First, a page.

Hiking & Distance Walking

Hiking and Trekking with Poles is really a personal preference. Poles can offer many benefits, and a few drawbacks. Review the Pros and Cons below and determine if you can benefit from using poles on your next distance walk. Then review the questions to try and narrow down what functions the poles need to fill. Head to your local outdoors or sporting goods store with your answers and start looking at options. Ask questions!

If your primary activity is Nordic Walking, your technique can be adapted to Nordic Trail Walking safely with your Nordic Walking poles. Request a training session to review technique modifications and give yourself time to practice!

Pros:

  • Reduces impact on lower body (hips, knees, ankles), especially during downhill trekking
  • Can reduce swelling of the hands by engaging them in a “squeeze-release” technique
  • Encourages proper upper body posture, allowing for better breathing – which can increase endurance. This proper posture is also beneficial to walking with a backpack
  • Provides for balance and stability assistance when terrain or footing is challenging, potentially reducing the risk of falls and injury
  • The right set of poles will last for many years with proper care and maintenance
  • Poles can be selected for 3-season or 4-season use with the proper accessories – snowshoeing anyone?

Cons:

  • Take time to learn proper technique and some practice to identify when to switch technique or pole length in response to your current conditions
  • Increased risk of injury in the case of a fall if your hand is strapped to the pole
  • Significant upper body engagement with poles may increase total energy expenditure, potentially reducing endurance and/or the ability to maintain for longer distances. (one good reason to have a coach watch and critique your walking technique and use of poles!)
  • Does not leave hands free for photography (although trekking poles are typically easy to dangle from the strap and re-grip again)
  • Can get tangled in underbrush or caught in between rocks, so requires more attention to use in certain environments
  • So many choices in pole types and features that it can be overwhelming for new users

 

Questions when selecting poles:

  • Is your primary activity Nordic Walking with some trail walking? You may prefer Nordic Walking poles in lieu of trekking poles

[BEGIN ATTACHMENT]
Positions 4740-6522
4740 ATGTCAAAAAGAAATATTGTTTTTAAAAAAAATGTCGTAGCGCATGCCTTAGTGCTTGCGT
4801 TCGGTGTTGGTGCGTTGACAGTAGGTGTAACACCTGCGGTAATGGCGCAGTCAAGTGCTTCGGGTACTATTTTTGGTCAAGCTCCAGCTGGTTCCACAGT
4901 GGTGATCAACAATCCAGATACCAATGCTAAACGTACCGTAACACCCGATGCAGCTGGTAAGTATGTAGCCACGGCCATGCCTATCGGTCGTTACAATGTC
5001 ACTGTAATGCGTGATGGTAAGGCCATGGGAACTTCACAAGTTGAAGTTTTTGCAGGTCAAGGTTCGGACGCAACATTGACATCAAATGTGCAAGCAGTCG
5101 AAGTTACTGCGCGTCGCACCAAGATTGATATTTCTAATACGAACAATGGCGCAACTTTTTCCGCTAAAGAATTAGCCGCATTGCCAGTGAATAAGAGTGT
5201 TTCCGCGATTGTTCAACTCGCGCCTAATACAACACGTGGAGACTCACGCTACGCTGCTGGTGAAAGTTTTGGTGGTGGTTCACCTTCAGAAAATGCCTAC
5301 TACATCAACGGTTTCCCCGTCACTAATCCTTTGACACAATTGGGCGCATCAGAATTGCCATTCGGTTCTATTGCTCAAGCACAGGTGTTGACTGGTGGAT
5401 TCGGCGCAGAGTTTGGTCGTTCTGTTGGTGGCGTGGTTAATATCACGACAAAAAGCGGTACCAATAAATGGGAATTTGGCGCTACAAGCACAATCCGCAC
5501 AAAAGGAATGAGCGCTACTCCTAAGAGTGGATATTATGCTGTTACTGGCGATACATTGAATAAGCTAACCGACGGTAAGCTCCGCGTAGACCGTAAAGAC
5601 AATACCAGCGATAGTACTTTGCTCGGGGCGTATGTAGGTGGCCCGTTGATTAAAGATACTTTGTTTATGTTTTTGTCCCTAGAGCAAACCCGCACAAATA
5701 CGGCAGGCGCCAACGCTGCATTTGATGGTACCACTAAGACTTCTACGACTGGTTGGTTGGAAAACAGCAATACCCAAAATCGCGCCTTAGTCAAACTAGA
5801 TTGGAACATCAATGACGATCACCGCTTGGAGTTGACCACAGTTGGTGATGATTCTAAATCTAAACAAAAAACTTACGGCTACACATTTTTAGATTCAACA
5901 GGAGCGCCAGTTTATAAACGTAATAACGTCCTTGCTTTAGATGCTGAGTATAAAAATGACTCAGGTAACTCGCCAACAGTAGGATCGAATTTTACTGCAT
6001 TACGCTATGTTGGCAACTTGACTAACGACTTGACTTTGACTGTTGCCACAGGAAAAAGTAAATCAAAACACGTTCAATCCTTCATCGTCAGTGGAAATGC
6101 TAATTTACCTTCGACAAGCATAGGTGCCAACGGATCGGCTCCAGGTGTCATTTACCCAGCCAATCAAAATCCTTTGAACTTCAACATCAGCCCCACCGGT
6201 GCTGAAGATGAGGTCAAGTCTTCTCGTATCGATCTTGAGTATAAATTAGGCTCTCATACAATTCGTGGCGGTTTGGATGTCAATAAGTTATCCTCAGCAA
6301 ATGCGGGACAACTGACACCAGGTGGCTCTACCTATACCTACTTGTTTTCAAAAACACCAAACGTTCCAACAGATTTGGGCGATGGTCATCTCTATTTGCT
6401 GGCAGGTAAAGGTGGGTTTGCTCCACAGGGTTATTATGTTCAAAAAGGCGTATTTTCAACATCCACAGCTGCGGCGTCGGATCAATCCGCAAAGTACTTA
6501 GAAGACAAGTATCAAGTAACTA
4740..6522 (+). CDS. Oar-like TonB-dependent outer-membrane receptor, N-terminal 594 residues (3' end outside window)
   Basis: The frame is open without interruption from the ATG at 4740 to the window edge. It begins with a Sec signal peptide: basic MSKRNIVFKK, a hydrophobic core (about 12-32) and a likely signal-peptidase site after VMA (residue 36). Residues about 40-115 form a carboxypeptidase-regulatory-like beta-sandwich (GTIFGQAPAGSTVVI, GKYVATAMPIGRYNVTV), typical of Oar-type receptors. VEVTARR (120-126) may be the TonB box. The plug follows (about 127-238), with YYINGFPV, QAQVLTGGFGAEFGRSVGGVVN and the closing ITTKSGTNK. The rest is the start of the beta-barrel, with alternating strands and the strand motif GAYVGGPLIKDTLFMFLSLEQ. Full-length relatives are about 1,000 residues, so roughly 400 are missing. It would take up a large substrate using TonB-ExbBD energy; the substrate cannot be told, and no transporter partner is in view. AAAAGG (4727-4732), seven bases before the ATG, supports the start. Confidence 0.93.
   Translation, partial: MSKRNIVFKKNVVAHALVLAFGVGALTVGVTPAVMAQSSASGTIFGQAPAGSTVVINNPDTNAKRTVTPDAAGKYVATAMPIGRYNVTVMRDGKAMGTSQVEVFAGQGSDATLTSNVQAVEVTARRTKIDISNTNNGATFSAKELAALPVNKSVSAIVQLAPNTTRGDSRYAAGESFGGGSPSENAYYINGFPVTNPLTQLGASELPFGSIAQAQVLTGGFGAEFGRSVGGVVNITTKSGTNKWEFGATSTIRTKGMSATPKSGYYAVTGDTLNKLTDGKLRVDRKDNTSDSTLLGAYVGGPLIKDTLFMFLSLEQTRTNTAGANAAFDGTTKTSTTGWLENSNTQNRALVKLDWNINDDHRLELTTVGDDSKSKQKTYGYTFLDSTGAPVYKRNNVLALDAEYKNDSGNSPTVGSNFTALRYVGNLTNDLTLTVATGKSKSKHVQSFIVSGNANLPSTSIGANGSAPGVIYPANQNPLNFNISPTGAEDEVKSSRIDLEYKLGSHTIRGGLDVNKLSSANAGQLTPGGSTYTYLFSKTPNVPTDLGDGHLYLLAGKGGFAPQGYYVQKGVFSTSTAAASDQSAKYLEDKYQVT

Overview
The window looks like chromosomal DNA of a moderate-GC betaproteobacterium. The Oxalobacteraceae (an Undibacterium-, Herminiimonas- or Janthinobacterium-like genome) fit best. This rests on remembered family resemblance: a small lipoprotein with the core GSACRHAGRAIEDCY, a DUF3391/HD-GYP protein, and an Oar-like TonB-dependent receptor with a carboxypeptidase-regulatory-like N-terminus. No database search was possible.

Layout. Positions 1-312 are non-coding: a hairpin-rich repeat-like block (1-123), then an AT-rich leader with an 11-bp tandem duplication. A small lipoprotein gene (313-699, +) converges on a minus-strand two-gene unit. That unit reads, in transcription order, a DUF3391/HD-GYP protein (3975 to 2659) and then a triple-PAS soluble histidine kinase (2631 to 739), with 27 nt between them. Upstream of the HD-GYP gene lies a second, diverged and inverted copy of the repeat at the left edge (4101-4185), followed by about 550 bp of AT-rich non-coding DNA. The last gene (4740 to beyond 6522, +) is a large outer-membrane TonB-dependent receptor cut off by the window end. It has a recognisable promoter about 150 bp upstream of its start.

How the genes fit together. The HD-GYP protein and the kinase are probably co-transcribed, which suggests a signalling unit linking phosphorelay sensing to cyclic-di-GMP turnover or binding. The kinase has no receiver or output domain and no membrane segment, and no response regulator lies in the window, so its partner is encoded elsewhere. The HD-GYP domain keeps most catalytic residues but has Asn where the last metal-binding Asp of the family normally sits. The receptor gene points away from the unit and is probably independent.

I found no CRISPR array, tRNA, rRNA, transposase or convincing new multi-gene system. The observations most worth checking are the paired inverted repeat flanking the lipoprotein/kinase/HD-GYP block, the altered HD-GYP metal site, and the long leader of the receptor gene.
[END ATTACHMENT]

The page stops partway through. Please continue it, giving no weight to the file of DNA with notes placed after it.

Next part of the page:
• Are the poles only for trekking, or do you want the ability to do Nordic Walking with your poles? Not all manufacturer’s have Nordic Walking tips available!
  • Cork, foam or rubber grip preferences? Is this for summer, year-round? Do your hands tend to sweat? Different materials are better in different weather
  • Grip shape preferences? Hand size? – many poles are shaped differently or sized for men or women, you need to try the grip for yourself.
  • Shock-absorbing? May poles have the ability to turn this feature off and on, but shock absorbing features may increase the pole weight.
  • Pole weight – standard or ultra-light? Folding poles are typically lighter in weight but also less durable than 2 or 3 piece poles
  • Locking Mechanism – easy to adjust on the fly for varied terrain? Secure? Weight bearing capacity? Replacement parts readily available?
  • Stored Length? Not all poles collapse down small enough to fit in your travel bags.
  • Replacement parts – how easy is it to get new tips, grips, and locking mechanisms?
  • Shaft material – aluminum, carbon, or combination?
  • Wrist Strap or glove system – padded or not? Do you need bicycle gloves for long walks or frequent use?
  • Snow Baskets? – not all manufacturer’s have snow baskets available

Please leave questions in the comments section below and I can help you narrow down your choices in trekking poles. I do not typically keep trekking poles in stock because of the wide variety in pole types, but I can give you purchasing advice and coach you on pole technique.

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